EuroNatur projects in the Sava floodplains

It all began with the Spoonbills

© Dieter Haase
© Dieter Haase

In 1989 EuroNatur managed to create conditions for bringing water back to Krapje Dol oxbow lake and restore it. The drying out of this wetland had annihilated one of the largest breeding areas of the Spoonbills in Europe.

Only 2 years after reappearance of water there the first spoonbills returned. In the meantime, thanks to the intensive nature conservation work of the Nature Park, the spoonbill colony has regained its original size. Today in the oxbow lake at Krapje Dol there are 150 breeding pairs representing 10 percent of the Central European breeding population and the area is protected – in the heart of the Lonjsko Polje Nature park, whose designation was due in no small part to the energy and commitment of Euronatur. Euronatur and Zürich Zoo support the Lonjsko Polje Nature park in the management of the Spoonbill colony.

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Pigs lay the table for Spoonbills

© Martin Schneider-Jacoby
© Martin Schneider-Jacoby

In 1998 a buffer zone around the Spoonbill colony in Krapje Dol was created by transforming intensively farmed land back into an extensive common-land pasture. Old breeds of livestock such as Posavina horses, Podolac cattle and Turopolje pigs now graze on the flooded pastures – the pigs are particularly important for the Spoonbills because they churn up the soil and in the process create shallow vegetation-free pools in the mire. When the flood water recedes, “food” collects in these pools as if in a bowl. It only needs to be “spooned” out. It is not only the Spoonbills who collect around these places but also storks, herons and waders. Even White-tailed Eagles regularly scoop up the larger fish from these left-over puddles.


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Flood management that is compatible with Nature

1 100 square kilometres  - an area almost twice the size of Lake Constance -  is flooded almost every year around Zagreb, the Croatian capital. And this is not a catastrophe - on the contrary it is one of the most successful projects for flood management in Europe.  EuroNatur has played a significant part in ensuring that flood management along the Sava is sustainable and compatible with Nature.

More about nature-compatible flood management in the River Sava floodplains


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Lonjsko Polje Nature Park – a gourmand address for migrating birds

© Joachim Flachs
What a spread for the White-Tailed Eagle in Lonjsko Polje ! © Joachim Flachs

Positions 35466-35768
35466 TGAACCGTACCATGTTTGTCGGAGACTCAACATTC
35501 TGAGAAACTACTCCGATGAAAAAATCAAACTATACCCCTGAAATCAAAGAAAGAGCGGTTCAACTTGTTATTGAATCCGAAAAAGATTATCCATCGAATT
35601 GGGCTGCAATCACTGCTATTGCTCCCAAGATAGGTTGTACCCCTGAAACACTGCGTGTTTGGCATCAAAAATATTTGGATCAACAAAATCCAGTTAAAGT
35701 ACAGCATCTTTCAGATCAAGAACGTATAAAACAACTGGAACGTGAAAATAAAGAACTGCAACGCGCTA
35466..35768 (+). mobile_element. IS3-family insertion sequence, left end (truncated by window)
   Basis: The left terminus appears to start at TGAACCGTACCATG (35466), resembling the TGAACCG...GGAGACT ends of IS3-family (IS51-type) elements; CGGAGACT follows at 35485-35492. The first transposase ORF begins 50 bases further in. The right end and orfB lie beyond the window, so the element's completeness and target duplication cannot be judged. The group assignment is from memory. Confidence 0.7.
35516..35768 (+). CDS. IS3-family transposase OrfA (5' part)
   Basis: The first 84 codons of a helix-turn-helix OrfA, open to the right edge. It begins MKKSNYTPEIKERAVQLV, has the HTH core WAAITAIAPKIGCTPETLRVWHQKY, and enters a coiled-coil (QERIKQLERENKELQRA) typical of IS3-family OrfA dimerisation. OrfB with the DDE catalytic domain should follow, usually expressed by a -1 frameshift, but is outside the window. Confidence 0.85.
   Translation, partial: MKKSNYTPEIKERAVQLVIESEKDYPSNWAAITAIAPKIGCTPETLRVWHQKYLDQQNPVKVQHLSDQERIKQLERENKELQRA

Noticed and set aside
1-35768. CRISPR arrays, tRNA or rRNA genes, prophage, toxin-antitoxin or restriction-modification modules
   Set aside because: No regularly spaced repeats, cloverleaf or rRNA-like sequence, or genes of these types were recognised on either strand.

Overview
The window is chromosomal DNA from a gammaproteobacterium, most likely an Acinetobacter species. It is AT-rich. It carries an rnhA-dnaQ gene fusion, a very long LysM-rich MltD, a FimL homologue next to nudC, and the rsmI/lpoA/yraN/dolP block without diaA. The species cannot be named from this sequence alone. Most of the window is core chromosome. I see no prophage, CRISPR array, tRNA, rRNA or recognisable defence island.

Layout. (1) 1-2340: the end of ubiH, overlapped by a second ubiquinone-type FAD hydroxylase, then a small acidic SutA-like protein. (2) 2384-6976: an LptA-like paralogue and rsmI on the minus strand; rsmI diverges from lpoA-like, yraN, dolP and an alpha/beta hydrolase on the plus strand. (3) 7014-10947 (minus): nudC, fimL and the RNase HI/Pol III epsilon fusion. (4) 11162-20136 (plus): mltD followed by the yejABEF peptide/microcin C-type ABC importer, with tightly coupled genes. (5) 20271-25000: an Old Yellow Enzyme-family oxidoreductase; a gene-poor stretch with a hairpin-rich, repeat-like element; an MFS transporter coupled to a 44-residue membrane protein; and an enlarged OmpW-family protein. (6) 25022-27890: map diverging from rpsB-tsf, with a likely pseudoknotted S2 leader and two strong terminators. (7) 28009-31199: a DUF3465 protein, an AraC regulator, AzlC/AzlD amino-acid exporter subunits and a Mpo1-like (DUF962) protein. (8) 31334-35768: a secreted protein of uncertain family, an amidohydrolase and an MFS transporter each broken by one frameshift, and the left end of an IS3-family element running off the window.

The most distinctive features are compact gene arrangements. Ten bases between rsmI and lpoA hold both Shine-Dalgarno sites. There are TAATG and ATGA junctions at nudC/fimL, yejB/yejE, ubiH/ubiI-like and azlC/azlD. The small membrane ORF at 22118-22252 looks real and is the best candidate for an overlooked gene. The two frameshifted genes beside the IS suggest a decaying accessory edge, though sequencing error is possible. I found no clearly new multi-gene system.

The Lonjsko Polje Nature Park was set up to manage the rich cultural and natural heritage of the region. It lies in the most important, still-preserved section of the Sava floodplains and is a genuine gourmand's paradise for migrating birds. EuroNatur carried out the crucial preparatory work that was needed for the place to achieve its designation as a Nature Park in 1990.

Today Lonjsko Polje Nature Park is considered one of the best managed nature conservation areas in South East Europe. The preservation of the tradition of common-land grazing, in particular in  riparian forest, has been unbroken here since the Middle Ages. It is unique in Europe and is the reason for  the wealth of species to be found here. Alongside Spoonbills other rare birds such as the White Stork, White-tailed Eagle and Corn Crake are at home in the Sava floodplains.


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European Stork Villages - where storks have the freedom of the “city”

© Dr. Frank Neuschulz
© Dr. Frank Neuschulz

A further milestone in the protection of the Sava water meadows was the initiative “European Stork Villages” which EuroNatur launched in 1994. Since then, year by year, the title has been awarded in every European country to a village which has rendered outstanding services in the care of storks and their habitats. Cigoc on the Sava was the first village in Europe to receive this award. The resulting international interest in this village, with its 120 inhabitants and 300 storks, drew attention to the area and gave a wonderful boost to the Nature Park and the region.

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Nature tourism for sustainable nature conservation

© Martin Schneider-Jacoby
© Martin Schneider-Jacoby

Today there are organised tours to  Lonjsko Polje and it is possible to stay in one of the old wooden houses in the stork villages and explore the unique riverscape and meadows from  there. Great flocks of rare bird species which use the Lonjsko Polje as a resting place make the Nature Park an unforgettable experience for Nature tourists. The impulse for the initiative was given in the  Masterplan for Tourism which EuroNatur worked out with the aid of the German DEG development bank  in 2003 and which set the course for the development of nature-compatible tourism in the region.  Nature tourism opens up new perspectives for the future for the people in the region enabling them to make a living in harmony with nature and to give long-term protection to the  Lonjsko Polje natural paradise.